Shannon Stapleton / Reuters

The 'consumer logistics' of how senior citizens grocery shop, and its relationship to urban planning

Sure, the car-free city sounds great, but what if you’ve got four bags of groceries and a two-mile trek home? And you’re 80?

The challenges of mobility increase dramatically with age, and that’s becoming ever more clear for cities as populations tip into the senior side of the spectrum. A new research effort is looking into the common problems of mobility faced by senior citizens to help improve city planning. Operating under the assumption that people rarely move within and around cities empty-handed, the researchers hope to compile user-generated data from senior citizens to better understand how their regular shopping trips to the grocery store might be improved.

The research is being led by Helene Brembeck, Professor of Ethnology at the Centre for Consumer Science (CFK) at the University of Gothenburg, and consists of a group of seniors who are asked to record their grocery purchases and photograph the bags and carts they use to haul groceries, plus a field study by researchers of the seniors’ “shopping landscape.”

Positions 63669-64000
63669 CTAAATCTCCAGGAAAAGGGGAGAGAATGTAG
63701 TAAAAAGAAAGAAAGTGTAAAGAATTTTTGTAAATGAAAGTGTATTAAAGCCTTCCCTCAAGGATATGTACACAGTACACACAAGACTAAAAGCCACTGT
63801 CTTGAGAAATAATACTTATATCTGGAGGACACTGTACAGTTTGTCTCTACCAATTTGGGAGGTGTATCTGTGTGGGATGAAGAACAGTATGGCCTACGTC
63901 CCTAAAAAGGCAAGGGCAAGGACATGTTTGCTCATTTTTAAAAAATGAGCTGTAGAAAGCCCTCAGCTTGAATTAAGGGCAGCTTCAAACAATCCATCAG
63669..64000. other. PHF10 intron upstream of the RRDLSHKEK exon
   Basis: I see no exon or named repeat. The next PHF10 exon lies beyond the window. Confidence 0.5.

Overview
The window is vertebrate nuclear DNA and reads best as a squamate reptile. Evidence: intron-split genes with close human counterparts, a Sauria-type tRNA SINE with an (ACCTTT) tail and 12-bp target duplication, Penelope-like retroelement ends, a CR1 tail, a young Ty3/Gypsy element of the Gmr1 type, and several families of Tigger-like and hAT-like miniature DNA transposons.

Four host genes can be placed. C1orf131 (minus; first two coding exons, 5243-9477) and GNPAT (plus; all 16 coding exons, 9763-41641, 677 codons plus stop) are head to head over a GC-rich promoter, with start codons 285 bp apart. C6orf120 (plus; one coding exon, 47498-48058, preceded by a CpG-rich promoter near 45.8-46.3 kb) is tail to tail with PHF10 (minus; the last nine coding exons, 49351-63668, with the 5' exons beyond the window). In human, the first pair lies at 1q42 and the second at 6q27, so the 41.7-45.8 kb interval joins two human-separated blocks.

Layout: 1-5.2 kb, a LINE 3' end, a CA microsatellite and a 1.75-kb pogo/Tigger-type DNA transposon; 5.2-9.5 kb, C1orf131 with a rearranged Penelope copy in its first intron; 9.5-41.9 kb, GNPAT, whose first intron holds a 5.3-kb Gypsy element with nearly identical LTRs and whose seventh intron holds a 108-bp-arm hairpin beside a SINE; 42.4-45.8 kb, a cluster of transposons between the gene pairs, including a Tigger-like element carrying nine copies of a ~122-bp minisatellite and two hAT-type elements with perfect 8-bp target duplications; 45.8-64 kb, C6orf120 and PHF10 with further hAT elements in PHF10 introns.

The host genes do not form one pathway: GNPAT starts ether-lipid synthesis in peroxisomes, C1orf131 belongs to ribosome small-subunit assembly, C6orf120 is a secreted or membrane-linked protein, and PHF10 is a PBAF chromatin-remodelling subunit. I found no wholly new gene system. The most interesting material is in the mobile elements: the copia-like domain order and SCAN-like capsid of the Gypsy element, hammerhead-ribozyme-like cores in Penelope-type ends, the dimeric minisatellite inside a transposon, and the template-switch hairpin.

“This form of consumer logistics is a forgotten aspect of urban planning,” says Brumbeck. “We consider it a good starting point, for improved consumer logistics for the elderly, to look at how senior citizens deal with their daily logistics, what kind of problems they face and what ideas they have for improvements.”

The logistics of grocery shopping is one of those basic functions of people in cities. And though it’s often taken for granted, the act of getting to and from the store can pose challenges. By looking into how easy it is for the elderly to accomplish this basic task, the researchers could offer some new ideas for cities with aging populations. Cities are places for many age groups. This research could point to ways that places can improve their urban design and transportation options to serve a range of ages and needs.

About the Author

Nate Berg

Nate Berg is a freelance reporter and a former staff writer for CityLab. He lives in Los Angeles.

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